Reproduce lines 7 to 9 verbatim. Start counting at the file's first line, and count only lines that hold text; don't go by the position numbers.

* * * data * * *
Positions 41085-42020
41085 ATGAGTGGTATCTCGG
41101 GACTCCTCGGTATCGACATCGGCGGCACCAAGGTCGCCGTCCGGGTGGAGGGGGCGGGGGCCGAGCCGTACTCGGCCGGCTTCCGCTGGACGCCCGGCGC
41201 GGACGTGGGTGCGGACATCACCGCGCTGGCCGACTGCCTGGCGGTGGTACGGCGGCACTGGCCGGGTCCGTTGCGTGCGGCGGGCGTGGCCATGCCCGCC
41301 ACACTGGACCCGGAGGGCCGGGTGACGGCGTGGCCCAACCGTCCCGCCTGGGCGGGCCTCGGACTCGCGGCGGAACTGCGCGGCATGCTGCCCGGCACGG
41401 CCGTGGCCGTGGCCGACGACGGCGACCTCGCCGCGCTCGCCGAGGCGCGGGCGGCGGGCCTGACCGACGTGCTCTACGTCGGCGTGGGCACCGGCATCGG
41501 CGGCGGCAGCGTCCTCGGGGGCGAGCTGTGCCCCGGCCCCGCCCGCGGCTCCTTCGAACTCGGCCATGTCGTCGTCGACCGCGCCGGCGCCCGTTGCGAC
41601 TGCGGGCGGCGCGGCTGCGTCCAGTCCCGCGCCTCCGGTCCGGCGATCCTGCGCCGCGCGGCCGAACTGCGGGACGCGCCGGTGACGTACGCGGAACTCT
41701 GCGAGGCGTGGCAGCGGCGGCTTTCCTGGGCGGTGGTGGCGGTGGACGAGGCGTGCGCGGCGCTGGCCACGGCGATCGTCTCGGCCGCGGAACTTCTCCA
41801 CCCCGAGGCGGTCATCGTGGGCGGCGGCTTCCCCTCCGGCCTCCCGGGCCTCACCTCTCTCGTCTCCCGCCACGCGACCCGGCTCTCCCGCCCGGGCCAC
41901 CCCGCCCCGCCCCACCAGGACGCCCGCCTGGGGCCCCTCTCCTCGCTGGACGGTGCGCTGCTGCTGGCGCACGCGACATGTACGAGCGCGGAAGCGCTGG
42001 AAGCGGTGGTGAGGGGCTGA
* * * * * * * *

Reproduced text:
41501 CGGCGGCAGCGTCCTCGGGGGCGAGCTGTGCCCCGGCCCCGCCCGCGGCTCCTTCGAACTCGGCCATGTCGTCGTCGACCGCGCCGGCGCCCGTTGCGAC
41601 TGCGGGCGGCGCGGCTGCGTCCAGTCCCGCGCCTCCGGTCCGGCGATCCTGCGCCGCGCGGCCGAACTGCGGGACGCGCCGGTGACGTACGCGGAACTCT
41701 GCGAGGCGTGGCAGCGGCGGCTTTCCTGGGCGGTGGTGGCGGTGGACGAGGCGTGCGCGGCGCTGGCCACGGCGATCGTCTCGGCCGCGGAACTTCTCCA